|US20110123081 *||Feb 4, 2010||May 26, 2011||David Sebok||Correcting and reconstructing x-ray images using patient motion vectors extracted from marker positions in x-ray images|
|US20110123084 *||Nov 25, 2009||May 26, 2011||David Sebok||Marker identification and processing in x-ray images|
|US20110123085 *||Nov 25, 2009||May 26, 2011||David Sebok||Method for accurate sub-pixel localization of markers on x-ray images|
|US20110123088 *||Feb 4, 2010||May 26, 2011||David Sebok||Extracting patient motion vectors from marker positions in x-ray images|
|US20110191715 *||Jan 28, 2011||Aug 4, 2011||Isao Tatebayashi||Medical image diagnostic apparatus|
|US20110255749 *||Jul 1, 2011||Oct 20, 2011||England James N||Method and apparatus for displaying a calculated geometric entity within one or more 3d rangefinder data sets|
|US20130137974 *||Nov 26, 2012||May 30, 2013||Takuya Sakaguchi||X-ray imaging apparatus, medical image processing apparatus and x-ray imaging method|
|US20130172746 *||Jul 27, 2012||Jul 4, 2013||Samsung Medison Co., Ltd.||Method for providing body marker and ultrasound diagnostic apparatus therefor|
|US20160335742 *||Nov 30, 2015||Nov 17, 2016||Samsung Electronics Co., Ltd.||Method and apparatus for synthesizing medical images|
|CN1936960B||Sep 19, 2006||Sep 14, 2011||西门子公司||Method for generating 2d reconstruction images from a 3d image data set of a study object|
|CN101862191A *||Apr 20, 2010||Oct 20, 2010||西门子公司||Magnetic resonance method and apparatus and computer program for acquiring measurement data|
|CN102551718A *||Nov 2, 2011||Jul 11, 2012||东芝医疗系统株式会社||Magnetic resonance imaging apparatus|
|CN102551718B *||Nov 2, 2011||Nov 23, 2016||东芝医疗系统株式会社||磁共振成像装置|
|CN102753097A *||Aug 26, 2010||Oct 24, 2012||登塔尔图像科技公司||Method for x-ray marker localization in 3d space in the presence of motion|
|CN102753097B *||Aug 26, 2010||May 27, 2015||登塔尔图像科技公司||Method for x-ray marker localization in 3d space in the presence of motion|
|DE102004003081A1 *||Jan 21, 2004||Aug 18, 2005||Siemens Ag||Determination method for the position of the contrast bolus using magnetic resonance, whereby multiple sectional images are recorded at right angles to the blood vessel and in each image the position of the blood vessel determined|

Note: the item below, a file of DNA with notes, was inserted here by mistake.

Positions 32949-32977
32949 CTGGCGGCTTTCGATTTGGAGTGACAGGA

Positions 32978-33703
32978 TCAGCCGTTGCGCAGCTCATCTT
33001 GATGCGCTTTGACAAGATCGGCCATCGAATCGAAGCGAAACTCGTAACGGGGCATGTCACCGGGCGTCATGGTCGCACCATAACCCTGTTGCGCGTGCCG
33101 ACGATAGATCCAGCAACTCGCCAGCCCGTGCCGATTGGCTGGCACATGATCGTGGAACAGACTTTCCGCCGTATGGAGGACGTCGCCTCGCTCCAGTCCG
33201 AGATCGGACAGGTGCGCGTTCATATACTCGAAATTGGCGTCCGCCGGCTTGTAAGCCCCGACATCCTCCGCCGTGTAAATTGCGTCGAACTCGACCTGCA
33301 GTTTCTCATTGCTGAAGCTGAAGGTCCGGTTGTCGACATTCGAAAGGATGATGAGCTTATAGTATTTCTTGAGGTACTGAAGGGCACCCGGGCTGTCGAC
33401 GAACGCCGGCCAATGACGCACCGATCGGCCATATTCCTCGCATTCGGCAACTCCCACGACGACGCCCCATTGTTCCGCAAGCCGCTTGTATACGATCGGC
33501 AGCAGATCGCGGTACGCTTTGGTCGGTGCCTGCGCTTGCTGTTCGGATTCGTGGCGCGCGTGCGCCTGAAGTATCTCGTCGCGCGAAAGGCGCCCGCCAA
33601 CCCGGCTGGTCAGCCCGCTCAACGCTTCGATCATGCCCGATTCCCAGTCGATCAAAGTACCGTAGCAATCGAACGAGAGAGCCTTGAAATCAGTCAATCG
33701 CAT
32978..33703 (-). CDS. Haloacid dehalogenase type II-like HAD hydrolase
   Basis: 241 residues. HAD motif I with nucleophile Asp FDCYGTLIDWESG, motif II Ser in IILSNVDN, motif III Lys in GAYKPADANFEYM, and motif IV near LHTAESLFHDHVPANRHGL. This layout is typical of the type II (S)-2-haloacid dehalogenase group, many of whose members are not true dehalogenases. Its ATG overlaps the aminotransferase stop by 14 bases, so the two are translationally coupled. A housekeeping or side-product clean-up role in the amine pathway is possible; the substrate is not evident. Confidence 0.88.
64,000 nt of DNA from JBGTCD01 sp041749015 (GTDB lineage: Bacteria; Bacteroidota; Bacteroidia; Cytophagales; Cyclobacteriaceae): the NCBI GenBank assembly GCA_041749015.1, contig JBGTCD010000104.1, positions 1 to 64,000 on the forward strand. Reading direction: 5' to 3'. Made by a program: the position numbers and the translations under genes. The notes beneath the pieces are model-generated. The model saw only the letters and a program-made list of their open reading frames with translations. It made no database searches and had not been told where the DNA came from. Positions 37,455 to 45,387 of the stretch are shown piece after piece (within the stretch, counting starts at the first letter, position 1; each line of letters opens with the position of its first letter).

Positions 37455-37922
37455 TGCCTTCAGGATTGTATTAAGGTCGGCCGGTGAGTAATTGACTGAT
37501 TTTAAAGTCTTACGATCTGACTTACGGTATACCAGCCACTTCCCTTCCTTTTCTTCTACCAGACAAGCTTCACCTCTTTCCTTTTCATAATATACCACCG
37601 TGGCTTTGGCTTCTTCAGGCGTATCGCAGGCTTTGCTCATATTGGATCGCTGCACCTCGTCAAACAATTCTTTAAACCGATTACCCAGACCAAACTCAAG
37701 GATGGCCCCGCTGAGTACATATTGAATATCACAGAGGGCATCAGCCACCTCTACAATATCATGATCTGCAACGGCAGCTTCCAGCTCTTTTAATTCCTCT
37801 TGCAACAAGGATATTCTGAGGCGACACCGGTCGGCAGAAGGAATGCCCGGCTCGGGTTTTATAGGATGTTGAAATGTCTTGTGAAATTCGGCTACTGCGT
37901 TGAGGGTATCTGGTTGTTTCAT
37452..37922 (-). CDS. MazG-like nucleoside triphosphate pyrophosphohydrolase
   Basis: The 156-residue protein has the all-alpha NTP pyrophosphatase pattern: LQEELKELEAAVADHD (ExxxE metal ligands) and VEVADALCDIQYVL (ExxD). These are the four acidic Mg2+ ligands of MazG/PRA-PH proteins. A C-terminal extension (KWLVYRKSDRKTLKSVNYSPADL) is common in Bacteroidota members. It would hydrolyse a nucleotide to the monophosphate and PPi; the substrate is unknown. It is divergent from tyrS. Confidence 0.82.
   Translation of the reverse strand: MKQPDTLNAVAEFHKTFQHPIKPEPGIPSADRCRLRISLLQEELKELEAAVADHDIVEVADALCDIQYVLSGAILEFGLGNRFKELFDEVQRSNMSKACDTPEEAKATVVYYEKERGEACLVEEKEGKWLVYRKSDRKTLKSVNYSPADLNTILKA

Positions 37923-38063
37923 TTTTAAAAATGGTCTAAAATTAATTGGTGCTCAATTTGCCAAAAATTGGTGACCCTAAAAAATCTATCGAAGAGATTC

|WO2005088328A2 *||Feb 24, 2005||Sep 22, 2005||Koninklijke Philips Electronics N.V.||All in one plan scan imaging for optimization of acquisition parameters|
|WO2005088328A3 *||Feb 24, 2005||Mar 30, 2006||Paul R Harvey||All in one plan scan imaging for optimization of acquisition parameters|
|WO2008037533A1 *||Aug 1, 2007||Apr 3, 2008||Esaote Spa||User interface for displaying mri images|
|WO2011066014A1 *||Aug 26, 2010||Jun 3, 2011||Imaging Sciences International Llc||Method for x-ray marker localization in 3d space in the presence of motion|
|U.S. Classification||600/410, 345/419, 382/128, 600/414, 600/424|
|International Classification||G01R33/54, G01R33/56|
|Cooperative Classification||G01R33/56, G01R33/4833|
|European Classification||G01R33/483B, G01R33/56|
|Jan 4, 2000||AS||Assignment|
Owner name: KABUSHIKI KAISHA TOSHIBA, JAPAN
Free format text: ASSIGNMENT OF ASSIGNORS INTEREST;ASSIGNORS:HOSHINO, TSUTOMU;KUHARA, SHIGEHIDE;MAKITA, JUNICHI;REEL/FRAME:010475/0848
Effective date: 19991115
|Apr 21, 2006||FPAY||Fee payment|
Year of fee payment: 4
|May 3, 2010||FPAY||Fee payment|
Year of fee payment: 8
|Apr 23, 2014||FPAY||Fee payment|
Year of fee payment: 12
|May 31, 2016||AS||Assignment|
Owner name: TOSHIBA MEDICAL SYSTEMS CORPORATION, JAPAN
Free format text: ASSIGNMENT OF ASSIGNORS INTEREST;ASSIGNOR:KABUSHIKI KAISHA TOSHIBA;REEL/FRAME:038847/0108
Effective date: 20160316